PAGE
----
“Regarding modelling, the idea is to use available molecular, phenotypic and agronomic data obtained in a given context to make prediction of variety response to a wide range of pedo-climatic environments. This could help identifying meta-environments for performance testing. In relation to DUS, these models could contribute to help assessing the resilience of certain DUS characteristics to environmental impact,” says Weitz.

Defining Efficiency

“As has been indicated above, efficiency should lead to lower costs,” says Ekvad. “This can be achieved by less time and resources spent and more affordable and easy-to-use tools. However, by using new models and tools we believe that quality of data and interpretation may be improved leading to no or less redundancy of analyses and making more value of existing processes. Optimized and harmonized procedures will in the best of worlds lead to both quicker and robust decisions on DUS and VCU, something we believe the INVITE project will contribute to achieve.”

Improvement Targets

The improvements targeted by the project are defined as follows:

– New tools for DUS and performance testing (phenotyping and genotyping tools, models)

– Identification and exploitation of potential synergies between DUS and performance testing

– Better coordination and sharing of data and databases between partners

– Improved procedures and protocols

– Strengthened networks

– Communication tools towards stakeholders and policy makers

Looking for Synergies

The focus of INVITE is variety testing in the framework of variety listing. DUS testing, however, also applies to plant breeders’ rights and under EU law the same technical protocols are used for the two.

“Indeed, the CPVO technical protocols for DUS tests are, and will be, used in the framework of listing applications and in the framework of intellectual property right applications,” says Collonnier. “INVITE addresses the importance to find synergies between DUS and VCU in the improvement of variety testing. Where characteristics are suitable for both, INVITE will investigate the possibility to describe the characteristics in a comparable manner. For instance, maturity in soya bean is a DUS characteristic and a VCU characteristic. The aim is to find ways to name and describe the characteristic in the same way for DUS and VCU purposes. The intention of the project is not to shift the existing balance of importance between DUS and VCU or to redefine the reasons why varieties are tested under the two schemes. The purpose is rather to improve each of them separately and possibly find synergies.”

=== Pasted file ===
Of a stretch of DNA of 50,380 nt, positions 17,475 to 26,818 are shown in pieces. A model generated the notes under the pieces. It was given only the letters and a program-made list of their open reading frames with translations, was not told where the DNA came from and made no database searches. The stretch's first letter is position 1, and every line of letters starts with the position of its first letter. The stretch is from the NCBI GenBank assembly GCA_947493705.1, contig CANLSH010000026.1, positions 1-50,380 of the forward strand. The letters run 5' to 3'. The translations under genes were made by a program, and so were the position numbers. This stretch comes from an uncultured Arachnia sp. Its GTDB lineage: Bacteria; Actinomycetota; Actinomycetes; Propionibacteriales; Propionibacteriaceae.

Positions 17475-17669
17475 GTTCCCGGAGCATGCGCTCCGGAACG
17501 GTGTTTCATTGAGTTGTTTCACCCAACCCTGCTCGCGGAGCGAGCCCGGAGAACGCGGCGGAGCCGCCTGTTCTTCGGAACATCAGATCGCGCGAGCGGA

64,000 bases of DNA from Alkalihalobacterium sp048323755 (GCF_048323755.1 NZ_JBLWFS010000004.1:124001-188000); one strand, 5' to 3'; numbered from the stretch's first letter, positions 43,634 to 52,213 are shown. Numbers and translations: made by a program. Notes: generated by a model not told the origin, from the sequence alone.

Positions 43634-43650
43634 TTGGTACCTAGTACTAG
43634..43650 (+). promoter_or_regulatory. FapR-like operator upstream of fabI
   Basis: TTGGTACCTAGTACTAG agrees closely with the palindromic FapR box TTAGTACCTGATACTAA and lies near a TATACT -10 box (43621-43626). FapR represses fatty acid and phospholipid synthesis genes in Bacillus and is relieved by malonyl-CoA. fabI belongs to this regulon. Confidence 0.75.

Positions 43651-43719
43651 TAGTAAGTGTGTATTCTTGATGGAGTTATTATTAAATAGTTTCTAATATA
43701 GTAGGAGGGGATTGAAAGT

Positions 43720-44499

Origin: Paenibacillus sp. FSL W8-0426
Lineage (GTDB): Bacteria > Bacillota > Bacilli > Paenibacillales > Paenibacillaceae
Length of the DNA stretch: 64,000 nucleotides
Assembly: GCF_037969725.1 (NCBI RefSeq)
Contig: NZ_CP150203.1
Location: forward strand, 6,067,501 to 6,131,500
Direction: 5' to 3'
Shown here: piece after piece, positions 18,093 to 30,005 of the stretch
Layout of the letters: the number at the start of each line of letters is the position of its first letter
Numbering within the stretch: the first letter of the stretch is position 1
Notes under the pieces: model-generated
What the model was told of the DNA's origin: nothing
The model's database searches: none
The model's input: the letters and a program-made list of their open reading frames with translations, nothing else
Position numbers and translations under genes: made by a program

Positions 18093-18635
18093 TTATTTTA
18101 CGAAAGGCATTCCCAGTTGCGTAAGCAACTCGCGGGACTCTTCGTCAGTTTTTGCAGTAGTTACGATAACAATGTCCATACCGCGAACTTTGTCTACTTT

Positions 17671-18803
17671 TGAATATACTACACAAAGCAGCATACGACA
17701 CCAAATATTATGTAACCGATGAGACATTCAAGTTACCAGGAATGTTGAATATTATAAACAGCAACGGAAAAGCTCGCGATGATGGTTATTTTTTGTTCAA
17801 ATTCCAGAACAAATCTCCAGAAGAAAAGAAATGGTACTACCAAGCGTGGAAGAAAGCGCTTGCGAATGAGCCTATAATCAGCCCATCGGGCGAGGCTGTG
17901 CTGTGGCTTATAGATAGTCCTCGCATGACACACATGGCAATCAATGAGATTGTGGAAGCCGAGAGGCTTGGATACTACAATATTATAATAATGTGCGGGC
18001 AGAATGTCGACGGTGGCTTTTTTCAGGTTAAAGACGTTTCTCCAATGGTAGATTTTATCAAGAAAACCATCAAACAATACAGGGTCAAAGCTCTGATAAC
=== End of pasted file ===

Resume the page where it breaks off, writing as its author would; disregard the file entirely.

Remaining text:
The CPVO technical protocols are adopted by the Administrative Council of the CPVO in which EU member states and the Commission are members and the breeders’ organisations observers. “This ensures that public and private interests are represented when potential changes are discussed. The decision on admission of a variety to the national list and subsequently the common catalogue remains under the realm of the relevant national authority,” says Weitz. The implementation of the potential research results will follow the usual channels involving all relevant stakeholders.

Involving the Private Breeding Sector

Breeders are represented as active partners by the European Seed Association and the breeding companies NPZ and Bayer Crop Science. The project also involves a stakeholder platform and a Stakeholder Advisory Board (SAB) including representatives of the private breeding sector. Ekvad indicates that the SAB’s role will be to advise the consortium where and how the most promising results should be exploited. “More specifically they will ‘introduce stakeholder requirements in the development of INVITE results, advise on changes in societal and consumer priorities, propose changes to the direction of the project in line with stakeholder and end-user priorities for maximising the exploitation and benefits for the industry, review progress of the project annually and support dissemination of project results in their respective institutions and networks’.”

The SAB is represented by six persons from UPOV, Enza Zaden, Copa-Cogeca, Bingenheimer Saatgut, Bayer and CIOPORA.

“In addition, a Stakeholder Platform represented by a number of stakeholders, mainly from the industry, has been created to ease the dissemination of project outcomes and for consultation by the project partners on specific issues where the input from stakeholders is needed,” says Ekvad. “As I see it, the broad partnership in INVITE together with the SAB and the stakeholder platform will ensure that information on how the work of INVITE is conducted as well as the results of INVITE will be transparent and made available to all those interested. The CPVO will report regularly on work in progress to its stakeholders. This article is one example of our commitment to be transparent in when it comes to our involvement in INVITE.”

 

[1]Integration of moleculardata into DUStesting